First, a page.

G8 "Peace Plan"
A Quick Reaction from Michael Albert

 

Here is the text of the G8 "principles" as published by BBC on May 6:

"The following general principles must be adopted and implemented to resolve the Kosovo crisis:

  • Immediate and verifiable end of violence and repression in Kosovo.
  • Withdrawal from Kosovo of military, police, and paramilitary forces.
  • Deployment in Kosovo of effective international civil and security presences, endorsed and adopted by the United Nations, capable of guaranteeing the achievement of the common objectives.
  • The establishment of an interim administration for Kosovo, to be decided by the Security Council of the United Nations to ensure conditions for a peaceful and normal life for all inhabitants for Kosovo.
  • The safe and free return of all refugees and displaced persons and unimpeded access to Kosovo by humanitarian aid organisations.
  • A political process towards the establishment of an interim political framework. An agreement providing for substantial self-government for Kosovo, taking full account of the Rambouillet accords and the principles and sovereignty and territorial integrity of the Federal Republic of Yugoslavia and other countries of the region and the demilitarisation of the UCK.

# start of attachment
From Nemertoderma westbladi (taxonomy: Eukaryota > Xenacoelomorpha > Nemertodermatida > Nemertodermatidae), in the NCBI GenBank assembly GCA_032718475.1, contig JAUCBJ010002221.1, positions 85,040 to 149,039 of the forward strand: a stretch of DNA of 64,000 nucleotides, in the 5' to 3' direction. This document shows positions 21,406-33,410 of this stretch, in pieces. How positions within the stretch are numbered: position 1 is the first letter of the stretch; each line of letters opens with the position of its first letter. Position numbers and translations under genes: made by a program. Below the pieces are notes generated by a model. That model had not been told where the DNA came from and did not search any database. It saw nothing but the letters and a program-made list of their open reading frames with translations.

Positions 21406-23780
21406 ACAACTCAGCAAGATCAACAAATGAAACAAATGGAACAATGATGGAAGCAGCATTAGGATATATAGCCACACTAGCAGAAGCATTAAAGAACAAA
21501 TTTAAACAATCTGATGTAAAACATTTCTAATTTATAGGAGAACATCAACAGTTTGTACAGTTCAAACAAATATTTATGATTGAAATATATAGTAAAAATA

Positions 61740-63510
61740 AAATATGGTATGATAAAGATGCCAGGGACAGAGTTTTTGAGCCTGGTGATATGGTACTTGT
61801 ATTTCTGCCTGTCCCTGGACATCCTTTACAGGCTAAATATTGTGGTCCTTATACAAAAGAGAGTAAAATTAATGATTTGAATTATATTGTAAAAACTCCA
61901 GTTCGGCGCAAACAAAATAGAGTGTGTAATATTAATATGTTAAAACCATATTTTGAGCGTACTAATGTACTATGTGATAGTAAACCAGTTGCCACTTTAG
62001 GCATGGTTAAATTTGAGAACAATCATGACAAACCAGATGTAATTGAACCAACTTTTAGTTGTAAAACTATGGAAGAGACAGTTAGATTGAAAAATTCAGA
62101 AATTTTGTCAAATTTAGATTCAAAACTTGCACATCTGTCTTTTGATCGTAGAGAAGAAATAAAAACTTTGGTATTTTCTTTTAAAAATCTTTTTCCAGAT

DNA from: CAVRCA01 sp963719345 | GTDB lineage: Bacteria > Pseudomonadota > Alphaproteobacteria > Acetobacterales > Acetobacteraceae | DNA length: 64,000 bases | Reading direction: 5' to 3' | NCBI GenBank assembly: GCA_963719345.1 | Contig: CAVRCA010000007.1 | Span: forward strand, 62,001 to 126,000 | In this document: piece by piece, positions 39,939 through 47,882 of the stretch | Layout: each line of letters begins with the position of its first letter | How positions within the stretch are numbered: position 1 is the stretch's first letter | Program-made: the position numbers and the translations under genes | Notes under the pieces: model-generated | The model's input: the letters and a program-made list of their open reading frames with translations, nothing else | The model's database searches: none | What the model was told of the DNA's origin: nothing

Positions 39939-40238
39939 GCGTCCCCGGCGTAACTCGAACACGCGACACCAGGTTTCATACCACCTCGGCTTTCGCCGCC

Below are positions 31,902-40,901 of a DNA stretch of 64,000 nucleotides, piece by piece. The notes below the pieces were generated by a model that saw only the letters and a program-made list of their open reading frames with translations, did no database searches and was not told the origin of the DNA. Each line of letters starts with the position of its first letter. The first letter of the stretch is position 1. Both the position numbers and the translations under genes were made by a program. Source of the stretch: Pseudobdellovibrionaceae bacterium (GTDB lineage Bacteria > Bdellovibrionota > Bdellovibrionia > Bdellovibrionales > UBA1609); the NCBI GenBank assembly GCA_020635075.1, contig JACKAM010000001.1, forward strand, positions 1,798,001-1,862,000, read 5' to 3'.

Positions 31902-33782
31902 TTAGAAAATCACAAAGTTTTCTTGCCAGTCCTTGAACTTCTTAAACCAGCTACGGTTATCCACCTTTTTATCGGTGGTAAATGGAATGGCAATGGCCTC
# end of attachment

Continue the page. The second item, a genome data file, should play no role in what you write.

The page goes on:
• Comprehensive approach to the economic development and stabilisation of the crisis region."

 

Some things to notice:

 

The bottom line...

To offer terms during bombardment is commonplace. During the Vietnam War the U.S. regularly offered terms, changing every now and then, that were always unacceptable until the end. At the end, the terms the Vietnamese had offered, virtually unchanging from the beginning, were the terms of agreement. The war then was really a kind of gigantic grotesque apostrophe to a settlement that was possible from the outset. The war, in other words, indicated the price of "success" against the U.S. lest others be tempted to follow a similar path: near annihiliation.

It is difficult to know immediately on their face the purpose of any given list of "peace terms": it could be to move toward settlement, or it could be to force a rejection with the purpose of holding up the rejection as justification for increased violence. It could be a merely a holding pattern, keeping options flexible. In this case, certainly the U.S. wanted the Russians to make clear that our actions aren't going to lead to expanded conflict with them and the Russians wanted to reveal that even if they stick to different terms (and verbally they are, at the moment) if doesn't imply general decay of relations. Only those at the scene can know fully the tone and content of any proposals and thus the additional specific meaning of these. Even now only very small sectors of "the public" are first becoming aware of the content and meaning of the Rambouillet Terms, themselves. Therefore, in reacting to such offerings the best approach is clam caution, continued resistance to in justice, and, by and large, extreme skepticism about mere rhetoric.